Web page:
Shaken Baby Syndrome: New Prevention Program in North Carolina

17 Jan

I received an important comment today from Dale. For those of you who don’t know, Dale is the one who made the wonderful tributes to London that can be viewed on YouTube.

I liked his comment so much that I’m turning it into it’s own post; I think it is that important.

Dale said on Thu, 17th Jan 08 at 9:41 pm

Hey Kat

Just stopping by to say Hi and give a little of my two cents =)

I really have to say I was glad I found out about your site. I had never been here prior to my last announced visit or the death of Baby London. I often stop back just to read your blog without leaving a comment. I have read many of comments left about London, Jessica and Joshua. Sometimes I get really discouraged by the comments left and then I sit back[,] take a deep breath and continue reading because I know that I will get to one of your replies and then things will fall into perspective with [your] words.

I know not everybody is thinking negative and I applaud them for that. I know myself I have read an article or two on the on-line news forums and seen the news-clips and sometimes I just get frustrated and want to point fingers just to make myself feel better. But being the person that I am I sit back, think things over and remember how things were when I was 20 and raising my kids on my own. (Just a little note for all you that said because Joshua was a male that he shouldn’t have been trusted with a baby, Well I think I did just fine thank you lol) and I had three kids two years apart, yes twins!!! One of the biggest problems I’ve seen in the story of London that is different from my own is that I had help from my family. I look back at when my kids were young and I understand what Joshua was going though. I’m not saying I condone what he did, I don’t. He will be punished in more ways than what our words or hatred will do. I truly believe he knows he made a mistake and he has the rest of his [life] to think about and suffer with what he did and if there really is a God, Jesus or heaven after we leave this world, he will have to face matters there. As for Jessica, my heart goes out to her, I pray for her everyday that she makes it though this horrible ordeal that she has been made to go [through] and that she understands that most people are just angry because of all the recent increased reports of child abuse, [whether] it be physical or mental, that has [been committed] on our children in recent years. People are angry and I don’t blame them. But we need to put that energy to a positive use, not negative.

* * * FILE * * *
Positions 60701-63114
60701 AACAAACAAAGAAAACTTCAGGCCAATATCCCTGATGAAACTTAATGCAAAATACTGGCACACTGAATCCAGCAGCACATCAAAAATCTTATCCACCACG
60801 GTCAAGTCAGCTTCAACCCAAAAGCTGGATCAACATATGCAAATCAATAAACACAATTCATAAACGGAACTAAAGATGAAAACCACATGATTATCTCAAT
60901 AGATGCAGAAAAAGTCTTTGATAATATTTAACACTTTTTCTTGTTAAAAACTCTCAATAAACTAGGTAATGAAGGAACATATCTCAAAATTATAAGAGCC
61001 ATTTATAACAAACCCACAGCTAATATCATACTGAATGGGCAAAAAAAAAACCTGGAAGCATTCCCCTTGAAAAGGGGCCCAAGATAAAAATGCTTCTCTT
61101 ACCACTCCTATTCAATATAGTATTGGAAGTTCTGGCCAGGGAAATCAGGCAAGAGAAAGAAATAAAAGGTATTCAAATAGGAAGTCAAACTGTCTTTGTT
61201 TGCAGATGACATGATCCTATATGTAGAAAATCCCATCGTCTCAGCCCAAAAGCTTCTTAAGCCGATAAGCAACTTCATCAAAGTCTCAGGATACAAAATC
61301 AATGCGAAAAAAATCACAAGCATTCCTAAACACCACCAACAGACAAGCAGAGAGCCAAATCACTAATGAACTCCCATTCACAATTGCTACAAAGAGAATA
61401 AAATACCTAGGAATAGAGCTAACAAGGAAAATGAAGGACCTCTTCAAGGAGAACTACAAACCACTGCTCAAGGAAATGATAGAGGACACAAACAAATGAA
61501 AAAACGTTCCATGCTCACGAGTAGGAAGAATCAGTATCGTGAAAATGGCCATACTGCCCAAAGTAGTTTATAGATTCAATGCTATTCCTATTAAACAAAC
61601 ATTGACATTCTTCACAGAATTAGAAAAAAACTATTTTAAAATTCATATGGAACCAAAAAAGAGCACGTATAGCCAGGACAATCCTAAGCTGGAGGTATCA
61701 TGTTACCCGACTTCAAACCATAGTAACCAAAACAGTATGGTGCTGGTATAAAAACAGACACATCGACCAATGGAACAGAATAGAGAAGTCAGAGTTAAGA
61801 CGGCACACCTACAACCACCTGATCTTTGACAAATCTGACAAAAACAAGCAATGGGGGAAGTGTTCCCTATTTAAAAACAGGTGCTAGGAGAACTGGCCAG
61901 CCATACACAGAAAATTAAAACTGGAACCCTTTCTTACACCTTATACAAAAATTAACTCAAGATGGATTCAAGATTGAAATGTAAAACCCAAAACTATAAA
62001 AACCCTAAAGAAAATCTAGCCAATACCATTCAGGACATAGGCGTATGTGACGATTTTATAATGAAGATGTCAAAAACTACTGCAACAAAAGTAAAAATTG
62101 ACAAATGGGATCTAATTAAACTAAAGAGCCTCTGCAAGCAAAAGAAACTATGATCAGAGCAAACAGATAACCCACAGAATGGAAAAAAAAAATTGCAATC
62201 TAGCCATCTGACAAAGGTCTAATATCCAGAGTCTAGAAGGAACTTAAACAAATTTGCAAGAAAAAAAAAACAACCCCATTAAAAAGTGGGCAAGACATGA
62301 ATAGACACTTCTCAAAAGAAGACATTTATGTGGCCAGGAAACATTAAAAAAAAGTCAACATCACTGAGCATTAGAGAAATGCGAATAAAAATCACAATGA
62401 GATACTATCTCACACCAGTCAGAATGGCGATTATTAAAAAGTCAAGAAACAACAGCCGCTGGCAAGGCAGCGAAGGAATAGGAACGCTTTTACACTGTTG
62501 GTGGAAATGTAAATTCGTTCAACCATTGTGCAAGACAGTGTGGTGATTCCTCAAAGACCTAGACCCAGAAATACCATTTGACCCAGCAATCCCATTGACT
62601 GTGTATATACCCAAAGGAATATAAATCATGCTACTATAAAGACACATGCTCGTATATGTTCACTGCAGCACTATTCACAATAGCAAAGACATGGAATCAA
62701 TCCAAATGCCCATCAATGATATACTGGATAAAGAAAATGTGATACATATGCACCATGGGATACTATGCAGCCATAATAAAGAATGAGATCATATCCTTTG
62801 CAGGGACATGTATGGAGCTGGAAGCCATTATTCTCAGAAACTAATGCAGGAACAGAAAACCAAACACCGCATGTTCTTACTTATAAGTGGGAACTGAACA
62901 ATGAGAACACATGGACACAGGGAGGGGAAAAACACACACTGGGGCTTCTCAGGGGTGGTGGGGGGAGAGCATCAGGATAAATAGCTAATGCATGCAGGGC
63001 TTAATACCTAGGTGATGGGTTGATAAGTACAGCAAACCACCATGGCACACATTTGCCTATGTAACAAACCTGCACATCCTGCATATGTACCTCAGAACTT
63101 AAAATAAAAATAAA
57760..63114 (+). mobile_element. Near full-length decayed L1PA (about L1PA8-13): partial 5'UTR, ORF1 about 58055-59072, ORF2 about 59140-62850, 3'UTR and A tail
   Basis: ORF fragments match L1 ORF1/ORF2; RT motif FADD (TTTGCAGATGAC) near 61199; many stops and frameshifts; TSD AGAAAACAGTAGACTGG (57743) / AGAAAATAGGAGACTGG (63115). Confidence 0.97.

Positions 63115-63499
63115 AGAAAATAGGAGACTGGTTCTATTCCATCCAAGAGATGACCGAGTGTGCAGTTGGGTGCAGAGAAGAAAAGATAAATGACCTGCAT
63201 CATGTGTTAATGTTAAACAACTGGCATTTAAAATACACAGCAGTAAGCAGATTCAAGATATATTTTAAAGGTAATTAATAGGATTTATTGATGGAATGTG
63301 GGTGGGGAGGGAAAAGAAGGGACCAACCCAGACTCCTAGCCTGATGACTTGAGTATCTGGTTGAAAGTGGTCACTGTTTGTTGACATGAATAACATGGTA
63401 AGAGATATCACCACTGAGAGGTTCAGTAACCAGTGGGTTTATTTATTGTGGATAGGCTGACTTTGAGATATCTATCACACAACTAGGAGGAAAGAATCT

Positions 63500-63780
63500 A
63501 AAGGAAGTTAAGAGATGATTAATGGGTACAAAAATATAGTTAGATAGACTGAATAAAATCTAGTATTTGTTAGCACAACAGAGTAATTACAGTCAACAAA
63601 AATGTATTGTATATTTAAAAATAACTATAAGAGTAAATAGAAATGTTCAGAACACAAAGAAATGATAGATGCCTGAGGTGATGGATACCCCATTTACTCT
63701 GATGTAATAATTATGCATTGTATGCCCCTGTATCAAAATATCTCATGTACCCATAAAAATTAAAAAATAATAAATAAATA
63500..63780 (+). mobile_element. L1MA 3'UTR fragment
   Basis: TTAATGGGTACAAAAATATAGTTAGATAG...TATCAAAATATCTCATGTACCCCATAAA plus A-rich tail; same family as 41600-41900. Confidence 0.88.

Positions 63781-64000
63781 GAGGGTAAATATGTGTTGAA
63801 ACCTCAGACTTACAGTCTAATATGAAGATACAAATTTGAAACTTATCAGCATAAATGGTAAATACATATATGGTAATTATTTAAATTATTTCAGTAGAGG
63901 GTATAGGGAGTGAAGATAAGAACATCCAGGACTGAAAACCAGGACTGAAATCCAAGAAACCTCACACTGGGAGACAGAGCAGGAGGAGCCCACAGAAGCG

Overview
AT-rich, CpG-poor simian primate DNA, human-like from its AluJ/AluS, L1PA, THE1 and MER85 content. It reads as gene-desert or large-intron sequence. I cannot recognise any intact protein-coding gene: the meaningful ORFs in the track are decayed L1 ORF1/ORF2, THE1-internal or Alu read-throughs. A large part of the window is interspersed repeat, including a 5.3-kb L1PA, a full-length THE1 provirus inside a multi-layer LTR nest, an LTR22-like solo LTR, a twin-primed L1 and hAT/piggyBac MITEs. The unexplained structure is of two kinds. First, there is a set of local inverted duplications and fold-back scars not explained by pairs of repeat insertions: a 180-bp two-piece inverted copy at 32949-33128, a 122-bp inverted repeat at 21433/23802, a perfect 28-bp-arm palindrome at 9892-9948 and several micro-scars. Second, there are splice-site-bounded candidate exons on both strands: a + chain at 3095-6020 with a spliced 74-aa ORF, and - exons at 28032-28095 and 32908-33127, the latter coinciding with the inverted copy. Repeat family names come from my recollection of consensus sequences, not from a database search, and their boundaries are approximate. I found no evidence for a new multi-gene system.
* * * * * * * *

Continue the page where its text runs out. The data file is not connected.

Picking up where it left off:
I would like to share some news on a program I had no [idea] about until today. I think it’s an awesome program that I hope catches on real fast. I also included a link to NBC17.com and the actual article and news-clip. Please pass this info along:

http://www.nbc17.com/midatlantic/ncn/news.apx.-content-articles-NCN-2008-01-15-0012.html

RALEIGH, N.C. – Parents of every newborn in North Carolina will receive information about shaken baby syndrome as part of a $7 million prevention project that is the first of its kind in the nation.

Estimates are that as many as 2,000 children under two years old in the state are shaken by a caregiver; yet only about 50 children are treated in the hospital for their immediate injuries.

Child abuse prevention experts say that the primary reason people shake babies is a lack of understanding of why babies cry.